Labour’s front bench justice heads today outline a seven-point plan to adapt to coronavirus and ‘ensure the system is never left so vulnerable again’.
Writing in the Gazette, shadow justice secretary David Lammy MP and shadow attorney general Lord Falconer outline their immediate priorities at a time when the justice system is ‘incapacitated’. Some of their adaptations ought to be temporary and some permanent, they propose.
Labour’s action plan includes scrapping the Legal Aid, Sentencing and Punishment of Offenders Act 2012, which ‘decimated the availability of legal advice and representation for those who cannot aff ord it’. Early legal advice should be available during the emergency and afterwards, they add.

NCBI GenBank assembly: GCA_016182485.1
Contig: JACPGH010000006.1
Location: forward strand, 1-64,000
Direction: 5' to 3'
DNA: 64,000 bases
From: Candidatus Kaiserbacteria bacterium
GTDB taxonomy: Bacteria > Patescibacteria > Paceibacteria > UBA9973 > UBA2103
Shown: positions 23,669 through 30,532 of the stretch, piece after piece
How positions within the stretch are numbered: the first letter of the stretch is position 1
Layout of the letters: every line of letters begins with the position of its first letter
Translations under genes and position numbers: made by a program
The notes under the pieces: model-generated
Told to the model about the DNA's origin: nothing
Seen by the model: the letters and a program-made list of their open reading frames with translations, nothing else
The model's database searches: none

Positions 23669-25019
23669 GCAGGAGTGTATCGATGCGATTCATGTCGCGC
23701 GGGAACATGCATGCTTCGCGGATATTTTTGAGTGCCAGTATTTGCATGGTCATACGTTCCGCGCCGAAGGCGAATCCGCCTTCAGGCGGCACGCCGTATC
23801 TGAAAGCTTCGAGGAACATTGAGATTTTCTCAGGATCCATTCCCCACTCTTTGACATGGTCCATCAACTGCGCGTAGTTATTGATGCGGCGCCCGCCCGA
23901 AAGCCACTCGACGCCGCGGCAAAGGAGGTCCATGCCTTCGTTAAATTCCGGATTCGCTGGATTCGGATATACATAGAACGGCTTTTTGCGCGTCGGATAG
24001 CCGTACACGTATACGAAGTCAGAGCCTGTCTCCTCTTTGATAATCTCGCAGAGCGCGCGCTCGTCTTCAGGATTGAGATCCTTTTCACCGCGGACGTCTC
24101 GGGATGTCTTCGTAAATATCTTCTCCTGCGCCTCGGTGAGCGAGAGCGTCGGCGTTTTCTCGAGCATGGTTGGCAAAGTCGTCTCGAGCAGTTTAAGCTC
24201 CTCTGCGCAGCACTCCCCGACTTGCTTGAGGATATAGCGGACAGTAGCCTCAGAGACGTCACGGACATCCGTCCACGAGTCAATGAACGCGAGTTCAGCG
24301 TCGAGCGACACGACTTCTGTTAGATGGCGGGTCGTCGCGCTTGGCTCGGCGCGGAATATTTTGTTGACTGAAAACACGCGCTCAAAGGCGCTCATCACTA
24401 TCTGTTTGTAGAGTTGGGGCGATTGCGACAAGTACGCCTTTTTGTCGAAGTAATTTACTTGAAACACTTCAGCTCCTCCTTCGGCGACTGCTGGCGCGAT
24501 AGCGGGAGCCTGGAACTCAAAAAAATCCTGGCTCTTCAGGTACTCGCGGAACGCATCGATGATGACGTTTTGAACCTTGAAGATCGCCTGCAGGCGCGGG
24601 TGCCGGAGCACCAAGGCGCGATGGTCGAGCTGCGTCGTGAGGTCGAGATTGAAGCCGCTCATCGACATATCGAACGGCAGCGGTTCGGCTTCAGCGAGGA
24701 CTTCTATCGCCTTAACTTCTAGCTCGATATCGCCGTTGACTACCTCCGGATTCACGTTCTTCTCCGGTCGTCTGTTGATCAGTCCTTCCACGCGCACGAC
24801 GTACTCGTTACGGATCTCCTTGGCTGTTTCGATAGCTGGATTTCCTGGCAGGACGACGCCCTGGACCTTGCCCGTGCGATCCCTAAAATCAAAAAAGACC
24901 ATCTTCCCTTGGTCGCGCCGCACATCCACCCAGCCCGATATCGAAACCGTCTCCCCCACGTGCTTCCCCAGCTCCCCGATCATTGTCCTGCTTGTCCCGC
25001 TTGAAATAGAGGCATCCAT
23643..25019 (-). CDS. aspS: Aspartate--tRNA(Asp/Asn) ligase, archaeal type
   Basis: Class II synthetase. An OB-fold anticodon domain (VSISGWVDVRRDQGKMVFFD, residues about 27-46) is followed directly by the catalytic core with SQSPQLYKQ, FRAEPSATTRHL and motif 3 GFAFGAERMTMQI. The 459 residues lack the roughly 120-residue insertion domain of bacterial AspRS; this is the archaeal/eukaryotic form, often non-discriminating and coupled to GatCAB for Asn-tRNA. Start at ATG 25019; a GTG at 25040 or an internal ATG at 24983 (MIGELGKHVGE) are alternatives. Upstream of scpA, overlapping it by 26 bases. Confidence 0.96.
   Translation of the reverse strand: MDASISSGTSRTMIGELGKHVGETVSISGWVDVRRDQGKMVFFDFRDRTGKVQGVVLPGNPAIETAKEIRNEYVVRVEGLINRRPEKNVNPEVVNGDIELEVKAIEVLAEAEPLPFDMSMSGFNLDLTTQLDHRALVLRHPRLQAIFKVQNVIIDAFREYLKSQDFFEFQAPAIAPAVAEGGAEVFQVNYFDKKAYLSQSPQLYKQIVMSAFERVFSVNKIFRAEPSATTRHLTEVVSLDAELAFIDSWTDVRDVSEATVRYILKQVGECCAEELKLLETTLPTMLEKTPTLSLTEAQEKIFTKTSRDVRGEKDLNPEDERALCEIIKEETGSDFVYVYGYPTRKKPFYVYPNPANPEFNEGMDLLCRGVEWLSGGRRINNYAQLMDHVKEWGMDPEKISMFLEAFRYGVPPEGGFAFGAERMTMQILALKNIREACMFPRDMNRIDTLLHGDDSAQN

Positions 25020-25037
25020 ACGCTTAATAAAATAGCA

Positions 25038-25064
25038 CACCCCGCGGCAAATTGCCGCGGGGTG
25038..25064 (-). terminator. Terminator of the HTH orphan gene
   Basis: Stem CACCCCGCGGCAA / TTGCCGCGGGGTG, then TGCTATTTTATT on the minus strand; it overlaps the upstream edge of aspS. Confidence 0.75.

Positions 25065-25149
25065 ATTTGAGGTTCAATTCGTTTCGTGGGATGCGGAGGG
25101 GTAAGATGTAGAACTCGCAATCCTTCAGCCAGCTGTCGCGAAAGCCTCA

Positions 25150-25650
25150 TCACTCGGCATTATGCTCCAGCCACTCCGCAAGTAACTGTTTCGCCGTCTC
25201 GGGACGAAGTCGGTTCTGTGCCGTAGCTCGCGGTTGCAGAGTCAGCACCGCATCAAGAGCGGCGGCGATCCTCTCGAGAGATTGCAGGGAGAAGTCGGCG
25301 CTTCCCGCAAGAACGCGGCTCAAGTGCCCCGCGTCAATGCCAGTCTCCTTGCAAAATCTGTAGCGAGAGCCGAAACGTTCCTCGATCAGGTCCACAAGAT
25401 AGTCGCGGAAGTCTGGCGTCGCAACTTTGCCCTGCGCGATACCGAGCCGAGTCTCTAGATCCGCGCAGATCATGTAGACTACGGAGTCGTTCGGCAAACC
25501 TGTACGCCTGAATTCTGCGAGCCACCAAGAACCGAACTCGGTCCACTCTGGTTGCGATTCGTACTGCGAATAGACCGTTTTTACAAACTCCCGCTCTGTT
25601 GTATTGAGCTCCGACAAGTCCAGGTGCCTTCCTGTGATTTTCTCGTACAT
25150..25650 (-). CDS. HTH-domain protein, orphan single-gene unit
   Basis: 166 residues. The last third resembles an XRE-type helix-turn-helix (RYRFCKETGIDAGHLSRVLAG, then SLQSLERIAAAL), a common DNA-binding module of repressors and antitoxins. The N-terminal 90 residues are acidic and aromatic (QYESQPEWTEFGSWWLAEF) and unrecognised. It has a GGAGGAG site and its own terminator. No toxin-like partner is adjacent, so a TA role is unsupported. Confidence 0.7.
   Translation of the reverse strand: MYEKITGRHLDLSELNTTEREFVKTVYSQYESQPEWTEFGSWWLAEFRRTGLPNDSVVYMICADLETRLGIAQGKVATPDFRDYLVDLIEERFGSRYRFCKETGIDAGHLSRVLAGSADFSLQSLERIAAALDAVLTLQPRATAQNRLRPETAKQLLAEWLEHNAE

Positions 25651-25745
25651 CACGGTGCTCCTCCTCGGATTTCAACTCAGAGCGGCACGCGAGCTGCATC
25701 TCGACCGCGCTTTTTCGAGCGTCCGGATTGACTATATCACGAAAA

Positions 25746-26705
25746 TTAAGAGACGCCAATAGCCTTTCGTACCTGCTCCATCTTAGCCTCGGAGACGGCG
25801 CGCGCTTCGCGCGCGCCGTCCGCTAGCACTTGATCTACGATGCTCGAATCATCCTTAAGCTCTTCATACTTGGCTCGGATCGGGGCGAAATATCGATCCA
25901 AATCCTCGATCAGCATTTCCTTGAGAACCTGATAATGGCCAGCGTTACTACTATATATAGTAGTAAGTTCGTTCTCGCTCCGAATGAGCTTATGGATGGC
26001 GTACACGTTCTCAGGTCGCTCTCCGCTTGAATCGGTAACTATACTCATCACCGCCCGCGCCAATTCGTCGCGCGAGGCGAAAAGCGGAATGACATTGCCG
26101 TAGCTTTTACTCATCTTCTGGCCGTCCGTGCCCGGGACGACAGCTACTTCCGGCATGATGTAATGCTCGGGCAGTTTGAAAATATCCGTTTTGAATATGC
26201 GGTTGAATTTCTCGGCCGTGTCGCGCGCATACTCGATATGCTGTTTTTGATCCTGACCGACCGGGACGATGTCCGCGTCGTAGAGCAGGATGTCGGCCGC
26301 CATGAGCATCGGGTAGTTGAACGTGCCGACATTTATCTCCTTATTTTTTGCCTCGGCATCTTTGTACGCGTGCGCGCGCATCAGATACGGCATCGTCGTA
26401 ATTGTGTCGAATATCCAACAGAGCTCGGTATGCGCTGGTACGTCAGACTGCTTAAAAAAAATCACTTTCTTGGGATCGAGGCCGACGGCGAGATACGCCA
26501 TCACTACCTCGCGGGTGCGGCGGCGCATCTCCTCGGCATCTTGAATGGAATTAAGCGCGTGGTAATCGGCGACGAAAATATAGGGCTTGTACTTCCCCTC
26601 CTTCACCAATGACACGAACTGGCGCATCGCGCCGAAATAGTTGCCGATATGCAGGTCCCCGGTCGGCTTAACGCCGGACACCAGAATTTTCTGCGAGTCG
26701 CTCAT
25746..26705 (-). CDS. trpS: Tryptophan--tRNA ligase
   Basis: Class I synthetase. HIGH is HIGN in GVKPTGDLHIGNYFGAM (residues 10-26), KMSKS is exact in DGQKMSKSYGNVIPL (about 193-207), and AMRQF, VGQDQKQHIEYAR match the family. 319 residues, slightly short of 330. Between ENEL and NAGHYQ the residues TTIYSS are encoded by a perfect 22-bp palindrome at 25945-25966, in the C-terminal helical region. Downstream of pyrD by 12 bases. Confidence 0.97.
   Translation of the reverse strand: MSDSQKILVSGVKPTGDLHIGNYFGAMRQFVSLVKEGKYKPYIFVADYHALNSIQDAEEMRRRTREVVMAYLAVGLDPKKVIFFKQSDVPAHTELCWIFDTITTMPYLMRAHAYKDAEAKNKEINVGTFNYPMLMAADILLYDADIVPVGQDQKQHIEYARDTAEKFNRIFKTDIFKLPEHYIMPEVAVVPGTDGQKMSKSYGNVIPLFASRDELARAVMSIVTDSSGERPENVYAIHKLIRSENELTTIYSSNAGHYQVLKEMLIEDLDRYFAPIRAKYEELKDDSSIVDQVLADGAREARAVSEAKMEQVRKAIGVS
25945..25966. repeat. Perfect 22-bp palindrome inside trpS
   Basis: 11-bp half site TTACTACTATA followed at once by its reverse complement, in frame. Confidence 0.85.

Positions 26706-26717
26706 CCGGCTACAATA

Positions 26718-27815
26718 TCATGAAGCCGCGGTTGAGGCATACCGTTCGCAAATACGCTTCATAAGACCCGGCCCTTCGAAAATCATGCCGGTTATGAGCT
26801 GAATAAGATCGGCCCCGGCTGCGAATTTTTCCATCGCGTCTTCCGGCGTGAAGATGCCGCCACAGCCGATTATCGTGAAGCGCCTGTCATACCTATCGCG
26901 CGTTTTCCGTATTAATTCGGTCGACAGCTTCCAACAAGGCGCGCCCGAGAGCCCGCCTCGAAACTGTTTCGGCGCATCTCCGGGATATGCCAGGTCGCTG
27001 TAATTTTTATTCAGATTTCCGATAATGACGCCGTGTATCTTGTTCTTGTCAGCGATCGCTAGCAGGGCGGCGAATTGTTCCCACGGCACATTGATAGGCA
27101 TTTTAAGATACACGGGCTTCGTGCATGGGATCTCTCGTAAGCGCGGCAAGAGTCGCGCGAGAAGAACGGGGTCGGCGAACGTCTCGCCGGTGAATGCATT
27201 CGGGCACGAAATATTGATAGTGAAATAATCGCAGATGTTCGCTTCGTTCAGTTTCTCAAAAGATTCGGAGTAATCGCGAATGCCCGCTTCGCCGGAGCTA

Other demands include ensuring the legal profession itself survives, recognising that ‘many solicitors and barristers won’t survive a further 18 months like the last’.
Justice should be done by remote hearings ‘where possible’, while recognising that some hearings or parts of them should be conducted face to face. Online streaming of cases, meanwhile, ‘is a reform we should keep’, they add.